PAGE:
What we today call "hate speech" is any speech that is not considered "politically correct" by our leftist overlords. So, since "hate speech" is forever tied to PC culture, before we can talk about "hate speech", we must define "political correctness".
Political correctness is a term used to define silencing opposition under the guise of being inoffensive. Here are some examples:
-If you oppose illegal immigration, you are a racist.
-If you think we should properly vet refugees from unstable parts of the world, especially when terrorist organizations have said they will use them to infiltrate our country, you're Islamophobic.
-If you think marriage is a religious institution, and the government shouldn't be making rules about it at all, you're homophobic.
Political correctness, as you can see, is just a way for lazy leftists to not have to put any thoughts into arguments. Calling someone racist is an easy way to stop an argument before you ever have to defend your point of view.
It seems every day there is a politician having to apologize for using a word that some group finds offensive. I recall a senator a few years back that got in trouble for using the word "niggardly", because it sounds like a racial slur against black people. Now, for those of you who don't know this, "niggardly" is a word credited to Shakespeare (though, like many words credited to him, it is probably older), that simply means "cheap". The word has no etymological relation to the racial slur. And yet, that senator was still put into the metaphorical stocks until he apologized. Note: a simple apology would not have worked were this senator not a democrat.
I usually go the Ben Shapiro route, and say that the correct response to "You're a racist", isn't "I'm sorry", it's "No, you're just an asshole."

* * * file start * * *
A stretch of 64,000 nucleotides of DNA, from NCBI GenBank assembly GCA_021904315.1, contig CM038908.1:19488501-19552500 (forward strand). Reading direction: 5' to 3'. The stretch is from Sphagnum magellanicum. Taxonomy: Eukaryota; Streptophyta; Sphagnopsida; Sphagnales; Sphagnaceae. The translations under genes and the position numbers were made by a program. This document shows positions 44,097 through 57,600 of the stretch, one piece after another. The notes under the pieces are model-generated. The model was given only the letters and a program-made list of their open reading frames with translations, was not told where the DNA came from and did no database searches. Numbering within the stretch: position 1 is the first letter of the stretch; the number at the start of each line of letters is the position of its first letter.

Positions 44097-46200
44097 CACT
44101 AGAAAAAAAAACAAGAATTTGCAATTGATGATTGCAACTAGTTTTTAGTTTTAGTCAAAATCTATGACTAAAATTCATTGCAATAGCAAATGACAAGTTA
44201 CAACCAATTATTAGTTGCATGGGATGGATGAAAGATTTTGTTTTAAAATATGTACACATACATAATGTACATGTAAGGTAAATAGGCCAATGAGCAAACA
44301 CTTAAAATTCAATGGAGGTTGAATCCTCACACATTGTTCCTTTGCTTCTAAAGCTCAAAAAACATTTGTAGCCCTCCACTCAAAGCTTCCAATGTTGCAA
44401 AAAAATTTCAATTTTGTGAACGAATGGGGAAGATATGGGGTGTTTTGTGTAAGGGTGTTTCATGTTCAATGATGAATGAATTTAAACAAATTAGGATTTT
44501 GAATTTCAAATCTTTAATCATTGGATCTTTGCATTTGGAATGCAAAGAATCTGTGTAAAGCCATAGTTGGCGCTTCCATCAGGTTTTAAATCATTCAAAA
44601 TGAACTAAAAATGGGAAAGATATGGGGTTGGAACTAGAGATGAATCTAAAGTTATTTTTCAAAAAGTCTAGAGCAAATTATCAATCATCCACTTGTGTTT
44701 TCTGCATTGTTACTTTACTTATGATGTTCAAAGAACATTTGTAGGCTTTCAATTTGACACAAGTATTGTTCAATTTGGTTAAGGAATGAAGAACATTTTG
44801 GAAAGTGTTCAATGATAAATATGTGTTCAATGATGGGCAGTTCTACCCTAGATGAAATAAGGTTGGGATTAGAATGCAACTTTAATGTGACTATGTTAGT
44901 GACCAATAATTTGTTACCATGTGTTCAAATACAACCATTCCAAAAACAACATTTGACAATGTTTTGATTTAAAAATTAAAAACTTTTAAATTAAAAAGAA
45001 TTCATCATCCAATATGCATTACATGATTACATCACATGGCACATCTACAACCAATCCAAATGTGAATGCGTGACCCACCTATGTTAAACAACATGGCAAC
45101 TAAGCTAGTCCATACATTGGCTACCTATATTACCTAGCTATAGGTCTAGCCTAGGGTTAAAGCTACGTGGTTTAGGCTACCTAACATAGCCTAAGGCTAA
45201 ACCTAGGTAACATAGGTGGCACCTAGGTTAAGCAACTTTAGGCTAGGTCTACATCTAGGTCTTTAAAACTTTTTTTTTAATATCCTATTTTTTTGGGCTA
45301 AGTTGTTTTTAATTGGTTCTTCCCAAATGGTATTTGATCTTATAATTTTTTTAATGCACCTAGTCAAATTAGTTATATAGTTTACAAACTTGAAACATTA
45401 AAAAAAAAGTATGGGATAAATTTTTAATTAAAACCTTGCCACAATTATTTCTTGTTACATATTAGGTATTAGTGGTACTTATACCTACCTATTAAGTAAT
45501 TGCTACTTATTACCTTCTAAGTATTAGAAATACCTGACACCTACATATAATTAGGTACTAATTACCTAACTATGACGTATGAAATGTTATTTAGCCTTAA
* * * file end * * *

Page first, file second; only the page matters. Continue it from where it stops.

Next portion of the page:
This leads us to the ultimate question, what are the legal limits, if any, to our freedom of speech?
As an American Constitutional conservative, I have to say, there are none.
This is the point in the conversation, usually, where those on the other side of the argument get a bit twitchy, then ask the tired old question, "Well, what about yelling 'fire!' in a crowded theater?"
Let me put this argument, once and for all, to bed. In that case, it is not the speech that is illegal, it's the fact that you're calling people to action, (in this case, inciting a panic) under false pretenses. The speech isn't illegal, because there is a perfectly fine time to yell fire in a crowded theater, and that's when there IS a fire.
If you think there should be limits to our freedom of speech, you then have to answer these questions:
-What should the limits be?
-Who should be the ones creating these limits?
-Who should be the arbiters of these limits?
-How should these limits be enforced?
I think that once you start down that road, it's hard to get back.
I'll leave you with a quote from Ben Franklin: "If all printers were determined not to print anything till they were sure it would offend nobody, there would be very little printed."